Find Family Fun in St. Louis
Above photo: Kids take a break from the animals at the Saint Louis Zoo to enjoy the children's zoo, which offers several play areas with water.
Story by Jody Mitori; photos by Lynden Steele
Jody is an editor and writer who lives in St. Louis. Lynden is director of photojournalism at the Reynolds Journalism Institute.
Whether your kids are animal lovers, science fans or adventurers, the city has many options to explore.
When I talk to fellow St. Louisans who moved away for a stint and then returned to live in the area, I usually find that they came back for the same reason I did: It’s a great place to raise children. The cost of living is affordable here, the area is easy to navigate and many activities are designed for kids. Here are some of my family’s favorite things to do at places we return to time and again.
Contrary to its name, the City Museum isn’t an institution dedicated to origins of St. Louis. Instead, it’s a wild adventure filled with dark caves, twisting, maze-like climbing areas and many, many slides. You can test your mettle on the steep 10-story slide, scramble through the imaginative wrought-iron structures of the outdoor playground MonstroCity or try walking into the school bus that is precariously poised on the edge of the roof. If you’re more of an observer, view the world’s largest pencil, walk through the Architectural Museum or watch a performance by the students of Circus Harmony, the circus school based in the museum. If you plan on going on the slides frequently, wear long pants to avoid motion burns down the slippery surfaces and bring a flashlight if you want to travel through the tunnels. The gift shop even sells knee pads for visitors who may not be used to crawling through tight spaces. Children 2 and under are admitted free.
The St. Louis Zoo is located on 90 acres of iconic Forest Park and is home to about 16,000 animals. The campus is so large that we often start our visits at the Children’s Zoo where kids can climb a rock wall, see a sloth, armadillo or naked mole rat or pet a chinchilla, rabbit or guinea pig. We then move on to our other favorite spots, including Sea Lion Sound, home to some of the zoo's most playful residents; River’s Edge with its majestic elephants; and the Wild where you can find grizzlies, polar bears, penguins and puffins. Admission to the zoo is free.
For a look at regional history, visit the Missouri History Museum, also in Forest Park. Families will enjoy the lively History Clubhouse with its exhibits that show life in ancient Cahokia, the steamboats on the Mississippi and foods that were popular at the 1904 World’s Fair. Kids can try on costumes, create puppet shows or pretend they’re fishing from a canoe. The museum also has several new and continuing exhibits in its galleries, including “Muny Memories,” which celebrates 100 seasons of the grand outdoor theater in Forest Park, and “Seeking St. Louis,” which traces the development of the city over 200 years. Admission to the museum is free.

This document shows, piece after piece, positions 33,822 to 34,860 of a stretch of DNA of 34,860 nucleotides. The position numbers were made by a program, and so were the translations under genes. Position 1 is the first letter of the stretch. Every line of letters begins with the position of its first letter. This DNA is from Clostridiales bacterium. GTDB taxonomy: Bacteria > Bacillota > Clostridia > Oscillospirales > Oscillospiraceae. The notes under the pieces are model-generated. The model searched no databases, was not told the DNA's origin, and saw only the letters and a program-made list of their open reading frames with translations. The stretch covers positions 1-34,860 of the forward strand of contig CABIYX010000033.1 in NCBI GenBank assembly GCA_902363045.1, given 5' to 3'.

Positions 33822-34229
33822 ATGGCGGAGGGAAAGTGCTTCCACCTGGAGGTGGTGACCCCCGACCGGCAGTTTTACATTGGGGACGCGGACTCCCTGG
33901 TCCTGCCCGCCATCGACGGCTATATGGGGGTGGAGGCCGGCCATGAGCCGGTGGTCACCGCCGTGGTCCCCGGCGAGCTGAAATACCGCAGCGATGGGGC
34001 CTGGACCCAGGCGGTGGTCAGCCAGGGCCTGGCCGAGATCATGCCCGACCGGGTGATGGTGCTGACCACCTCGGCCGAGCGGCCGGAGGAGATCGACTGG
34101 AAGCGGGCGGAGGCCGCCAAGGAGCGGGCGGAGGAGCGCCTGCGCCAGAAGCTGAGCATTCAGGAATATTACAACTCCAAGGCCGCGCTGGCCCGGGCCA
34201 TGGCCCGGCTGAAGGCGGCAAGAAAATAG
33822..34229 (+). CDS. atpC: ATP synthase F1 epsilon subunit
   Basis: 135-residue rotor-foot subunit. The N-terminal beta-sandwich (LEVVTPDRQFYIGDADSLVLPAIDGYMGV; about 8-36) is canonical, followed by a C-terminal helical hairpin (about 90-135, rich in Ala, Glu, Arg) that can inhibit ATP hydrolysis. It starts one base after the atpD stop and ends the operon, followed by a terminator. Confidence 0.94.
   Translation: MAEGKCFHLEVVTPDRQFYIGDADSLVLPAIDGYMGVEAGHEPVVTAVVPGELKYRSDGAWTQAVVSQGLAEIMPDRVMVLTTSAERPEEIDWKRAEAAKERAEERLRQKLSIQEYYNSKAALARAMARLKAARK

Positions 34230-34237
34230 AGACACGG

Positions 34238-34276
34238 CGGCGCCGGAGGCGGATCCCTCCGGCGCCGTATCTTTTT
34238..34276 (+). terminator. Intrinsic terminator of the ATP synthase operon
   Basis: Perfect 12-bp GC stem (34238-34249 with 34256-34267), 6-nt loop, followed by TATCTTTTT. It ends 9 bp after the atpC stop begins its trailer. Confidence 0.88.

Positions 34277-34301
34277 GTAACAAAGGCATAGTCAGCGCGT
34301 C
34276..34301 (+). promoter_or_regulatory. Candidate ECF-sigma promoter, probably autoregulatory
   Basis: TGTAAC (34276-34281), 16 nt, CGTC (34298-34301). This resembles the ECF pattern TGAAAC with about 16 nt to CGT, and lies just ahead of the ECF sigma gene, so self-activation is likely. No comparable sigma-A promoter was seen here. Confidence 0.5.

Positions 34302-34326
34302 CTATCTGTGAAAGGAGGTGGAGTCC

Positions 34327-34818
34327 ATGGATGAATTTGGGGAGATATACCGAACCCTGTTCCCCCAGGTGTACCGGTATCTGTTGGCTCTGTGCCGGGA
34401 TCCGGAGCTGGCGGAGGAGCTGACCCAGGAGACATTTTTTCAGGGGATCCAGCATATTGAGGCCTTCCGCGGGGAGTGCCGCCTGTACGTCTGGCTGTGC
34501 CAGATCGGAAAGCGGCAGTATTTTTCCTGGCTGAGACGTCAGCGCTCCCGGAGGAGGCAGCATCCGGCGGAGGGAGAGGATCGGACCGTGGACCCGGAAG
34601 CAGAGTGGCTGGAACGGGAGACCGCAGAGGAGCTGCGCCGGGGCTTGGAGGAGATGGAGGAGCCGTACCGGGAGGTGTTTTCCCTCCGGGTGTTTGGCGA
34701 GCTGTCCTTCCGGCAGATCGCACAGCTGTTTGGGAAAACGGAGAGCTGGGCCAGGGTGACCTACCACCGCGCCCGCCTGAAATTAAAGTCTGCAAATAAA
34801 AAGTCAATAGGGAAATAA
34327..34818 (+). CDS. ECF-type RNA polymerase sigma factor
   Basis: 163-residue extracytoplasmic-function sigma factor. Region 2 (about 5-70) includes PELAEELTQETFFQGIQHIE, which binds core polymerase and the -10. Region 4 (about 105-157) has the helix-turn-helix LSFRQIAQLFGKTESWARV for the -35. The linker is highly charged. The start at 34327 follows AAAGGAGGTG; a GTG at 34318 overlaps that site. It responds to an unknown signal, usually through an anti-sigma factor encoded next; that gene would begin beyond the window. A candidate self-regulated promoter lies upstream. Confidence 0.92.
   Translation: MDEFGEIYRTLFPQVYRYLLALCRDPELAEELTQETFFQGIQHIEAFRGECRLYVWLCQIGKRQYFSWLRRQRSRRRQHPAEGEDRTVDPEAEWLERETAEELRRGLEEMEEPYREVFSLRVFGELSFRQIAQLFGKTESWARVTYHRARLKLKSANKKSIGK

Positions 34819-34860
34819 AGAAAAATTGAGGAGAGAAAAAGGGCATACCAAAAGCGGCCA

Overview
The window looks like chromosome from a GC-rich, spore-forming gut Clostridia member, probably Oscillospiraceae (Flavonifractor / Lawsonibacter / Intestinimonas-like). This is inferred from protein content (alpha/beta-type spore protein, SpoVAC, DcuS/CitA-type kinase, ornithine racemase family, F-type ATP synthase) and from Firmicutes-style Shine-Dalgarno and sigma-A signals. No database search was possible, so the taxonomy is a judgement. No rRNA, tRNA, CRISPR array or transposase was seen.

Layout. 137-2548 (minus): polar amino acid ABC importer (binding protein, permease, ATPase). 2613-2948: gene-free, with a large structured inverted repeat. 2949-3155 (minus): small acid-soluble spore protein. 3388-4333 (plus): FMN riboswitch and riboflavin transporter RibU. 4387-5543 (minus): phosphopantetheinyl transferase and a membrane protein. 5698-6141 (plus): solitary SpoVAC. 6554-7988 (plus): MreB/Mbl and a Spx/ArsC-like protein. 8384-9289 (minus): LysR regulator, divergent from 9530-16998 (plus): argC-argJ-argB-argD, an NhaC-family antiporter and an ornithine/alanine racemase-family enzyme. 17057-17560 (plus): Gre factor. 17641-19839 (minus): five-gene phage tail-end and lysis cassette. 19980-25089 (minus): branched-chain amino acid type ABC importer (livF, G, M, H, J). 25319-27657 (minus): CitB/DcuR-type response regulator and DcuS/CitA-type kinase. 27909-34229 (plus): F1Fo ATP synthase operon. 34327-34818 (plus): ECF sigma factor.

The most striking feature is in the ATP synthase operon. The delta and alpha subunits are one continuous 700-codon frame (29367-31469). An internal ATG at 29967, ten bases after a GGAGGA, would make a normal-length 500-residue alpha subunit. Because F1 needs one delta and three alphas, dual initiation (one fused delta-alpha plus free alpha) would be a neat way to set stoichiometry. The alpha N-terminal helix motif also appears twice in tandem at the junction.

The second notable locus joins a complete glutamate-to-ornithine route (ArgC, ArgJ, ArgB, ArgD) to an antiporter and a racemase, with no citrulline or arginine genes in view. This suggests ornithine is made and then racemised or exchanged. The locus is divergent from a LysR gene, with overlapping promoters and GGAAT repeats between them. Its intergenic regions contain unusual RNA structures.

The St. Louis Science Center is on the southeast corner of Forest Park and is a must-stop for anyone interested in science. A treat for the eyes, the space features impressive animatronic dinosaur models, a human hamster wheel that generates power and the Energizer Ball Machine that wraps around the lobby. Visitors can build foam architectural structures, measure the speed of highway traffic from the museum’s indoor bridge or learn about farm-to-table food at the "Grow" exhibit. The museum is free, but for an extra cost, you can see a film in the IMAX theater or gaze at the stars in the James S. McDonnell Planetarium.
Located in St. Louis County to the southwest of the city, the Magic House is a paradise for kids in grade school and younger. Every exhibit is interactive, so young explorers can spend hours playing, whether it’s climbing up the towering beanstalk, going grocery shopping in the Children’s Village, making a bubble dome or playing a song on musical chairs. No visit is complete until you pose for a hair-standing photo of yourself touching the electrically charged ball. I still have mine from when I was a kid. Free for kids under 1.
When I want to see what’s in bloom at the Missouri Botanical Garden, the best way for me to persuade my kids to join me is to promise a visit to the Children's Garden. Filled with bridges, a treehouse and slides, the area also has an edible garden, a pollination garden, a fountain and a general store. The nearby Brookings Exploration Center provides a place to learn about plants and why they’re important. The botanical garden also runs the Butterfly House in Chesterfield, Missouri, about a half-hour drive from the garden. The conservatory houses about 2,000 butterflies flying among tropical plants. Free for children 12 and under. Admission to the Children’s Garden (open April through October) or the Butterfly Garden is extra.
Once the home of St. Louis’ prestigious Busch family, Grant’s Farm is named for President Ulysses S. Grant who also lived on the land. Now, visitors can tour the farm, take a spin on the carousel and watch different animals, including goats, antelope, zebras and, most notably, the Clydesdales, which have their stables at Grant’s Farm. My favorite part is the tram ride at the beginning of the visit that shows off the beautiful grounds and its animals. Adult visitors can also enjoy the Bauernhof, which offers free beer samples. Admission to Grant’s Farm is free, but visitors pay to park.
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